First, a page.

DENVER (KDVR) — Death isn’t something that most people like to talk about, but statistically, there is a 100% chance that it will happen to everyone at some point.

While most people in the state choose traditional burial or cremation, Colorado does have some alternatives that many other states do not have.

Body composting

Colorado was the second state to legalize human composting, also known as natural reduction, in 2021. As of 2023, seven states — Washington, Colorado, Oregon, California, Vermont, New York and Nevada — have legalized the practice.

As the name suggests, the practice involves turning human remains into soil.

According to the Natural Funeral, which was the first funeral home in the state to offer the service, it takes around four to six months, and afterward, there is around one cubic yard of fertile soil remaining.

It is illegal to sell the soil, and the Natural Funeral recommended that the soil not be used to grow food for human consumption.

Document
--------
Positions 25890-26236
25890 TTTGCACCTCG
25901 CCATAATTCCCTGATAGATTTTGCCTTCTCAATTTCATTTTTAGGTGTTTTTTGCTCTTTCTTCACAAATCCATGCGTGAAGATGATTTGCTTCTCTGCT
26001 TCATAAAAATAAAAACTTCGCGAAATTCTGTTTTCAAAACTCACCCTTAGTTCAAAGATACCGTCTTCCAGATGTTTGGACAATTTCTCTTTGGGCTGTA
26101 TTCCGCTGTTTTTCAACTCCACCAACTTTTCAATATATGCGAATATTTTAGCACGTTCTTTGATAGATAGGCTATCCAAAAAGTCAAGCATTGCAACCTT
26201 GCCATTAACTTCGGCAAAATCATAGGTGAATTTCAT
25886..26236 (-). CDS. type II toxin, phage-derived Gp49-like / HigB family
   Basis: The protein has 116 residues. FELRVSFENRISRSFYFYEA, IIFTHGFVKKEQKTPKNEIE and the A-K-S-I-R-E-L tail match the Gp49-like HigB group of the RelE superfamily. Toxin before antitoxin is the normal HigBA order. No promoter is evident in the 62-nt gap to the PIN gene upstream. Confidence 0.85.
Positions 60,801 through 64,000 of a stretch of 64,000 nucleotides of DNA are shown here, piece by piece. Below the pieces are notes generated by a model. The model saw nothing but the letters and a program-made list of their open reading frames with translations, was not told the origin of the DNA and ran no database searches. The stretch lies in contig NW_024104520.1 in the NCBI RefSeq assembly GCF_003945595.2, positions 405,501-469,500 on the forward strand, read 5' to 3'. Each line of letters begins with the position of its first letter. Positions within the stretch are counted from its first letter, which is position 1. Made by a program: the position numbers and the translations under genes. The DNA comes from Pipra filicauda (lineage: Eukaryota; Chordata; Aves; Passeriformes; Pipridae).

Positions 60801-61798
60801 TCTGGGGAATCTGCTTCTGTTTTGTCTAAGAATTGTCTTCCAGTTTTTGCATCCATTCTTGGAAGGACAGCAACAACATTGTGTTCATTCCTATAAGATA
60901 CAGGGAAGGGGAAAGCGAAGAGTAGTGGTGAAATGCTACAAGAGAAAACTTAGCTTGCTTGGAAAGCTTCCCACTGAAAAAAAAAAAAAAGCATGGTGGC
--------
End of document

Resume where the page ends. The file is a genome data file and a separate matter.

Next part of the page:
Water cremation

Alkaline hydrolysis, also known as water cremation, is a process that uses alkaline chemicals, heat, agitation and pressure to speed up the natural breakdown of human remains.

It has been seen as a gentler and more environmentally friendly alternative to traditional cremation or burial.

It is legal in 28 states, including Colorado.

Open-air cremation

Colorado is home to the only legal open-air cremation sites in the country.

One, in Crestone, is only open to residents of Saguache County. It is part of the nonprofit Crestone End of Life Project, which provides residents of the county with end-of-life choices, according to its website.

The process in Crestone involves a pyre, a pile of wood, a wooden stretcher and a shroud, according to the organization’s website.